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Getting out of Georgia: Why Hollywood may be leaving the state


Illustration of actor Will Smith.

Georgia has been featured prominently in the news as of late. At first, there were the new voting laws that the state passed: restrictions on absentee voting, requirements of voter ID, and more. Many on the left side of the political spectrum viewed these new laws as an effort to make voting more difficult, particularly for minorities. In response, many corporations like Coca Cola and JPMorgan publicly condemned these new laws. Now, the movie “Emancipation,” starring Will Smith, will move its production out of Georgia.

This is the first major film production to make such an announcement. Smith and the director of the film, Antoine Fuqua, released a statement on the subject: “At this moment in time, the Nation is coming to terms with its history and is attempting to eliminate vestiges of institutional racism to achieve true racial justice. We cannot in good conscience provide economic support to a government that enacts regressive voting laws that are designed to restrict voter access.” With a major name like Will Smith making this move, could other similar announcements be coming soon?

Georgia is no stranger to film sets. In fact, in 2008, the state passed a 30 percent tax credit for productions done in Florida. It is clear that the economic boost that Hollywood can provide is extremely welcome to its economy. Companies like Marvel, Netflix, and The CW all film in the state. This makes the decision to decline those savings all the more notable. With major corporations speaking out against these laws, the MLB moving its “All-Star Game” out of the state, and President Joe Biden calling these voting restrictions “Jim Crow in the 21st Century,” it is not all that unlikely for Georgia to be avoided by more productions in the future.

To be clear, this is not me guaranteeing that Hollywood will stay out of Georgia. Antione Fuqua is directing this production through his company Fuqua Films. Add the fact that this statement was released through Will Smith’s media production company Westbrook Inc., and it is clear that these two individuals had a great deal of control over this production. This is not going to be true for many of the other movies and shows set to be filming in Georgia. So, whether studios follow the tax cuts and go about doing business as usual or they follow “Emancipation’s” example and exit the state remains to be seen.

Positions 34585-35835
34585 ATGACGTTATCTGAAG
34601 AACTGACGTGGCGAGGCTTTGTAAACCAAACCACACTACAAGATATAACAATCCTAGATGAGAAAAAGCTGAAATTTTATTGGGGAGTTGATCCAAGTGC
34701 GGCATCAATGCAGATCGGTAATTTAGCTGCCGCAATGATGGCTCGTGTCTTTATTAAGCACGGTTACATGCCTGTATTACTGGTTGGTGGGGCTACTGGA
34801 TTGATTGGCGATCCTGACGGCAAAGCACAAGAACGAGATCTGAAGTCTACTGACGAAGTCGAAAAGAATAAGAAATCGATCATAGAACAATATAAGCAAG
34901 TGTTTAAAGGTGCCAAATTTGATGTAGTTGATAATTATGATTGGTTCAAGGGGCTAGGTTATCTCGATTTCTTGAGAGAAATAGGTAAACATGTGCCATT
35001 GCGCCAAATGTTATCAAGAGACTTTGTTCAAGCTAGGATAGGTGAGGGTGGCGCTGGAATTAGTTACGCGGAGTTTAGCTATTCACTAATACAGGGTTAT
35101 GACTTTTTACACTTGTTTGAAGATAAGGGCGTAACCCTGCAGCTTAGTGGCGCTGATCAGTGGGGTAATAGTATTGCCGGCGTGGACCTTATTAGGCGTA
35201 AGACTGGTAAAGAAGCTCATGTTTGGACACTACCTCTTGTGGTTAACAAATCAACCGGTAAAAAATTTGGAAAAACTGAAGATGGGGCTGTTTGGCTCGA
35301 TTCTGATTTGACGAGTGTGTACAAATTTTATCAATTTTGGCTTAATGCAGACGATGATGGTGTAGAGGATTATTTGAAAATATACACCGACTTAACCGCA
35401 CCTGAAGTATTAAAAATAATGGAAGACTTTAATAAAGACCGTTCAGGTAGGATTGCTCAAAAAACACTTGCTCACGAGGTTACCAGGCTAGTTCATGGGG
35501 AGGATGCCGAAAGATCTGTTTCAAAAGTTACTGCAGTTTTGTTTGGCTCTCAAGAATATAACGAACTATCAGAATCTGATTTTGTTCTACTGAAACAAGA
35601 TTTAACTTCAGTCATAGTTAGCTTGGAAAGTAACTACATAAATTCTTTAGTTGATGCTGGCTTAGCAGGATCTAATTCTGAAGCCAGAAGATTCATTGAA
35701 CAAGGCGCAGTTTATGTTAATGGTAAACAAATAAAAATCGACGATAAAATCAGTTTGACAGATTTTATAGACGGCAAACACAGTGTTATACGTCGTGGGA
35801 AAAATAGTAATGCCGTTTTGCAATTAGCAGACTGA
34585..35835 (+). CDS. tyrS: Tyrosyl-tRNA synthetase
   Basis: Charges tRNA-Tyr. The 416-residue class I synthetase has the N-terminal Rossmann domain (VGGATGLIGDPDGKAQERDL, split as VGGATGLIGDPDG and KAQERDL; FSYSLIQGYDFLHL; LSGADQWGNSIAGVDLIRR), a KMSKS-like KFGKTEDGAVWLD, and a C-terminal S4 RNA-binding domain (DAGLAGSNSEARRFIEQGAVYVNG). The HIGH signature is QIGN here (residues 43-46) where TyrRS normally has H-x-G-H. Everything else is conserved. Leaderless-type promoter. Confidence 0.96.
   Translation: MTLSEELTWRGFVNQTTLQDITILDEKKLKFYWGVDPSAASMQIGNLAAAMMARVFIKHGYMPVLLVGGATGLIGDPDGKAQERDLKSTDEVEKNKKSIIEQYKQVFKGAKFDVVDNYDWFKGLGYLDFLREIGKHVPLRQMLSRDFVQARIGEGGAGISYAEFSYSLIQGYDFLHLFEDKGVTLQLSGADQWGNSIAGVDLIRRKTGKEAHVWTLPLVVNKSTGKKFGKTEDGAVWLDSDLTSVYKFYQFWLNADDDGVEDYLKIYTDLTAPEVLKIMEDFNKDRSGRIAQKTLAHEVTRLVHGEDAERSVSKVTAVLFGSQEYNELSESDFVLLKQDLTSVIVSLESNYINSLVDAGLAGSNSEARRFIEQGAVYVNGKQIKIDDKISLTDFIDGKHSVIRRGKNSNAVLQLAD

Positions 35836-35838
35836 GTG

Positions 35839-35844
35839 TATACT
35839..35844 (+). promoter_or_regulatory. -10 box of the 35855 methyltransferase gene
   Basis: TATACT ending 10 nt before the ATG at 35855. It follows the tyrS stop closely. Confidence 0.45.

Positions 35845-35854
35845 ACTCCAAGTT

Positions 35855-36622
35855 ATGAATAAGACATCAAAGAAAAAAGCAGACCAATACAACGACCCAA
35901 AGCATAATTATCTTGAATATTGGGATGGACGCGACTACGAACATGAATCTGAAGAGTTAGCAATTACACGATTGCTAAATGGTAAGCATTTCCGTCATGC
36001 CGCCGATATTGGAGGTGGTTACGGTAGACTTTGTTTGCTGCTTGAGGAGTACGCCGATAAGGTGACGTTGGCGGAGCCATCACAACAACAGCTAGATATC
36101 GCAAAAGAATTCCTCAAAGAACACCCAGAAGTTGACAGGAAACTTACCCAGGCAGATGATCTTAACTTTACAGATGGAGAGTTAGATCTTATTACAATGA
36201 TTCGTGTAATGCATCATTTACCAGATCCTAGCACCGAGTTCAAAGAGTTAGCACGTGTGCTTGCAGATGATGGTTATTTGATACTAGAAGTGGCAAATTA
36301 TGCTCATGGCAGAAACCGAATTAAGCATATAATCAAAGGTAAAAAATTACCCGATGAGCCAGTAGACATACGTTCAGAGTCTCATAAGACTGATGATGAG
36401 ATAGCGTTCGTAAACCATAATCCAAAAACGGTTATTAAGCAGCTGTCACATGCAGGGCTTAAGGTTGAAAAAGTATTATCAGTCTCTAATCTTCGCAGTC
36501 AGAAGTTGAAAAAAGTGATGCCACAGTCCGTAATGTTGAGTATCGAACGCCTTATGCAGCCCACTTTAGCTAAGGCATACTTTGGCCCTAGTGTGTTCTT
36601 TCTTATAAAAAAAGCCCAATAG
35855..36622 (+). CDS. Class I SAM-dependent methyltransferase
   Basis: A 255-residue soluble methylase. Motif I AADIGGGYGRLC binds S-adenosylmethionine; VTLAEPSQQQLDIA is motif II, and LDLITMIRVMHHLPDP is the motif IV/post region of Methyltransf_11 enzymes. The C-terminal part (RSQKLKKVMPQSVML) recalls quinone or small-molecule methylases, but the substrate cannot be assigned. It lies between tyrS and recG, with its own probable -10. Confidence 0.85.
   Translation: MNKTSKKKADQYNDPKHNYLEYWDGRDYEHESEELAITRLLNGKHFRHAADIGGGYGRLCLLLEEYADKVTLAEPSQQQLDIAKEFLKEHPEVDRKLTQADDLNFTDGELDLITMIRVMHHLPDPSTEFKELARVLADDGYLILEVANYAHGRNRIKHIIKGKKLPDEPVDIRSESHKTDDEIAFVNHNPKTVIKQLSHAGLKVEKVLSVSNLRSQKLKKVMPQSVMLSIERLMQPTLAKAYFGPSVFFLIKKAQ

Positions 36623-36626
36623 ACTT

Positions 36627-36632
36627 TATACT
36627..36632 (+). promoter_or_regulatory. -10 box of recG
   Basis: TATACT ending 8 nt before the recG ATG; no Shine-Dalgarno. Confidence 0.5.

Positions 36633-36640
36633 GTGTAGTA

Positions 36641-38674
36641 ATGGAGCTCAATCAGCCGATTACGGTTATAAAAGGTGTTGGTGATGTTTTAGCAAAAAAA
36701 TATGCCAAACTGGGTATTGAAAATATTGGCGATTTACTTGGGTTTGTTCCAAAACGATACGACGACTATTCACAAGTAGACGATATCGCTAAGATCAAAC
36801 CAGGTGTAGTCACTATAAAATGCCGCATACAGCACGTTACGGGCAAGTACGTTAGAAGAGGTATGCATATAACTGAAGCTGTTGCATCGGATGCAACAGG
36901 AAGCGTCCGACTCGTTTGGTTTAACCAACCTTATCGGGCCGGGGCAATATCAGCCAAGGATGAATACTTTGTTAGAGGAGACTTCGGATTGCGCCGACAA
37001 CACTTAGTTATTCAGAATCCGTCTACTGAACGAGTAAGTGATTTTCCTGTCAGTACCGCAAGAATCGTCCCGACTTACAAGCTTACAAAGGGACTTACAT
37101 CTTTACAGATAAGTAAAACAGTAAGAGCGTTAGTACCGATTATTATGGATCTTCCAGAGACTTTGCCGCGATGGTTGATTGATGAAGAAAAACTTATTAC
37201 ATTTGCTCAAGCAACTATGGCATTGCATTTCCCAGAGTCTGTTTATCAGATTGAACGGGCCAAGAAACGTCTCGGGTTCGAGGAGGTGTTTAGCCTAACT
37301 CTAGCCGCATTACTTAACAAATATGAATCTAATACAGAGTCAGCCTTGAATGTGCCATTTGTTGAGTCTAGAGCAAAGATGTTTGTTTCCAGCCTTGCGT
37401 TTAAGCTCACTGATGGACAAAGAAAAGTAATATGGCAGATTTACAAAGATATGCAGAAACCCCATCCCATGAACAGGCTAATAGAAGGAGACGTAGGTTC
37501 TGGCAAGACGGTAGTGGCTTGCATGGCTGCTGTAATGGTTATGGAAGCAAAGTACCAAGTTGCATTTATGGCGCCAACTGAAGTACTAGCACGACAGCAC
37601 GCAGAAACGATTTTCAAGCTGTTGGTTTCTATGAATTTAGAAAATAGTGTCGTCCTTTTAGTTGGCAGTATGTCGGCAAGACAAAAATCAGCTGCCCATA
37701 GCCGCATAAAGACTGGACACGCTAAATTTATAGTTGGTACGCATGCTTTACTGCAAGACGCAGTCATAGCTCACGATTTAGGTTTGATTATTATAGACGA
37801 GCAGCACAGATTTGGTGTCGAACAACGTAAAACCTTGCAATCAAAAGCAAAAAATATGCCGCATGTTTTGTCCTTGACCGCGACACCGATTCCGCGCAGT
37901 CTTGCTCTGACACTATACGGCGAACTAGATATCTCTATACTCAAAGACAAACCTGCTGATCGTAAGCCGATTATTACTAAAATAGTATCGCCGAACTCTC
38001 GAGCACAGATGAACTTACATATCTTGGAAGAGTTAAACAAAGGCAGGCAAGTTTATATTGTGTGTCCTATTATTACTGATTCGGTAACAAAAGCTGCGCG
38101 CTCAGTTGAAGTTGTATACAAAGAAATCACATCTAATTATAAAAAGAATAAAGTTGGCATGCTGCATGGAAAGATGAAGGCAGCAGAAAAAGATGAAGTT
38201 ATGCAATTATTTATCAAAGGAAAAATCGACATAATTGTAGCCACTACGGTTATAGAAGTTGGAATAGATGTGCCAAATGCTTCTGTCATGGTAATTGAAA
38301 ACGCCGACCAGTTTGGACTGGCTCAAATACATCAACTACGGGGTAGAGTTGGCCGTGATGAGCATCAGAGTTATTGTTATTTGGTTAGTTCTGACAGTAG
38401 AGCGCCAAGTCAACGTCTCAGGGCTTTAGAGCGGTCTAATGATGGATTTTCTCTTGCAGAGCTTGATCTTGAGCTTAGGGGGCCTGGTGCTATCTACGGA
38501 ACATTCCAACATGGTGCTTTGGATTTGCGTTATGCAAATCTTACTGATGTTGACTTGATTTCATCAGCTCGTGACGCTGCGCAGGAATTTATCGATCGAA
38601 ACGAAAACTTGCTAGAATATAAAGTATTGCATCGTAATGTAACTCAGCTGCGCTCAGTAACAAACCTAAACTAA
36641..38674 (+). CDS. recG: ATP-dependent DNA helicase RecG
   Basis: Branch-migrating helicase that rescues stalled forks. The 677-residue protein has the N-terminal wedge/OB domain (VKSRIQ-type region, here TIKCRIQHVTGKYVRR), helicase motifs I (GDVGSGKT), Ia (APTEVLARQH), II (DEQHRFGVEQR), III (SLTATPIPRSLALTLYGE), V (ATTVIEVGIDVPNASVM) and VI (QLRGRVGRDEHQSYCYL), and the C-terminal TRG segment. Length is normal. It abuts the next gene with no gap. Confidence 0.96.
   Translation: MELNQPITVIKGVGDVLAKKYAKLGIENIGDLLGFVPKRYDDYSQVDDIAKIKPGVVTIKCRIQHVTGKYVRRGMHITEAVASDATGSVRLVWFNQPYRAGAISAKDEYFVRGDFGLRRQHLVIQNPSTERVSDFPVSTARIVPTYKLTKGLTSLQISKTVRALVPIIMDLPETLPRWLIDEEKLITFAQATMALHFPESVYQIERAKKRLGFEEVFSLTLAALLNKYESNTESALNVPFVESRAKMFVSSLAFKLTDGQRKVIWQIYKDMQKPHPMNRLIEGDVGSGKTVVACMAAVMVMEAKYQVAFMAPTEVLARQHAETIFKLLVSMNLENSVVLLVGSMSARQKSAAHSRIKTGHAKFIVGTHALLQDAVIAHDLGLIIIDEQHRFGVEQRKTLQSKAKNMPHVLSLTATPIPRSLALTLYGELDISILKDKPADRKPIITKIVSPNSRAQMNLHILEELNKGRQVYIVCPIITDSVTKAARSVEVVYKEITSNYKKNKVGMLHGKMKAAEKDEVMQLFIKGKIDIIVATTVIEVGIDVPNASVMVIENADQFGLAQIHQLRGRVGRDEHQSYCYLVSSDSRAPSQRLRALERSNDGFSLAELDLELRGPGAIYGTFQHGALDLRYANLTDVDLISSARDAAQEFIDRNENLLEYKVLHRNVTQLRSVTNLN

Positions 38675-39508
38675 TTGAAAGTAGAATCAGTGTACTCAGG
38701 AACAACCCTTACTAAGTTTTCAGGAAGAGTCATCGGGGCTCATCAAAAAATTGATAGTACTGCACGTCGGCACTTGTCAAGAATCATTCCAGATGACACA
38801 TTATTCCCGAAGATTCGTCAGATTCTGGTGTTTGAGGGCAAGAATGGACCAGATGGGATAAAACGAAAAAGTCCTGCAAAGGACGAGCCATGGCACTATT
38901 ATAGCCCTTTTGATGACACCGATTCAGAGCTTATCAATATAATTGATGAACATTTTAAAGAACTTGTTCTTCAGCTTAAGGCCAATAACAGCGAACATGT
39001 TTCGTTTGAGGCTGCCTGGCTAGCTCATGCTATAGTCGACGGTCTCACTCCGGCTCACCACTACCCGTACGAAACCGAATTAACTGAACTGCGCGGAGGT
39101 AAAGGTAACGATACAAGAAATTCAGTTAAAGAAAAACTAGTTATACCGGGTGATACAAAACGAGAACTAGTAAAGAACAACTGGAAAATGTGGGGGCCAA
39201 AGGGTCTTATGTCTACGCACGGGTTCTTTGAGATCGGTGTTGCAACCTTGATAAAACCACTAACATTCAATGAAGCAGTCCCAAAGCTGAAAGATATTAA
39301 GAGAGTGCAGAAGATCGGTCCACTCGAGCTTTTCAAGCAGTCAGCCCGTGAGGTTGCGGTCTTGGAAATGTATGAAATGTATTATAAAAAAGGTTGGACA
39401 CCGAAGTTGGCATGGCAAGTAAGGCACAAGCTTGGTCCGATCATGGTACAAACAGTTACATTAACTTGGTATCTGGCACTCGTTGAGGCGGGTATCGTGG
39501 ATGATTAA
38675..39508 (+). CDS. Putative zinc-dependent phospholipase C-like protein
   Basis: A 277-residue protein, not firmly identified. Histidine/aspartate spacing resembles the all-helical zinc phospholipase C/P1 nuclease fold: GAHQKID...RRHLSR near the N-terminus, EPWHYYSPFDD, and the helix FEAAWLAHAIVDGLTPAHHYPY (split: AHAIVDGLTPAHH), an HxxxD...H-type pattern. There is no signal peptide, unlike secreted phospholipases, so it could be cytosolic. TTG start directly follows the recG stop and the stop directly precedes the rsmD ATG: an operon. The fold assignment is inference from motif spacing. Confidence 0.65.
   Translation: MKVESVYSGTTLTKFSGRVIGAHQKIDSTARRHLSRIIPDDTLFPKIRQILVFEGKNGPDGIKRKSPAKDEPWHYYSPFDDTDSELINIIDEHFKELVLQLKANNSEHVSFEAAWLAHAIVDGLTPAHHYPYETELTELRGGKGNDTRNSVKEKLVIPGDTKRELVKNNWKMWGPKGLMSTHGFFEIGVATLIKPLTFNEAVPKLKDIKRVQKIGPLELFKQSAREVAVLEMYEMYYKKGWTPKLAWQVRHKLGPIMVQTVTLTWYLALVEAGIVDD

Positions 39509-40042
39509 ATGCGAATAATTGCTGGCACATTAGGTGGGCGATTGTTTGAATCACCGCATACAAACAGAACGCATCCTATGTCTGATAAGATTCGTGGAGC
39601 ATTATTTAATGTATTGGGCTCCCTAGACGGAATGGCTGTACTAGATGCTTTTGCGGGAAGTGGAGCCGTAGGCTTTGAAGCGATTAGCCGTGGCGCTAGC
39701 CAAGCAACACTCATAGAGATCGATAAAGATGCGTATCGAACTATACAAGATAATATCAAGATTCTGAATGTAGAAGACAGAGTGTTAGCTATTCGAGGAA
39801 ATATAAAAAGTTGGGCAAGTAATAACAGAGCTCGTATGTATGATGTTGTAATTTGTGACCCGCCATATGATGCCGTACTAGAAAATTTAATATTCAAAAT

Appropriately, “Emancipation” is a film about this country’s racist history. It tells the story of Peter, a slave who attempts to escape by going on a journey north of the state. With a plot that is so focused on the United States’ racist past, it makes sense for this production to do what it believes is right in eliminating racism in the future. 

Notably, this is not the first time production companies have called for a boycott in Georgia. Just two years ago, when Georgia signed a controversial abortion law called the “heartbeat bill,” which restricted abortions in cases when a fetal heartbeat was present, some production companies announced that they would no longer be filming there. That ban was later blocked by a federal judge. Due to that previous boycott’s conclusion, there is no precedent to tell us how this boycott will turn out. Will productions move out of Georgia? If they do, how will Georgia respond to this economic pressure? All of this is going to be up to the studio heads, politicians, and anyone else that can find a way to get involved. If you feel strongly one way or the other about this story, that could be you. When politics and entertainment intersect, everyone’s attention is caught. Let’s see whether anything comes of that.

About the Contributor
Kyle Makkas, Humor Writer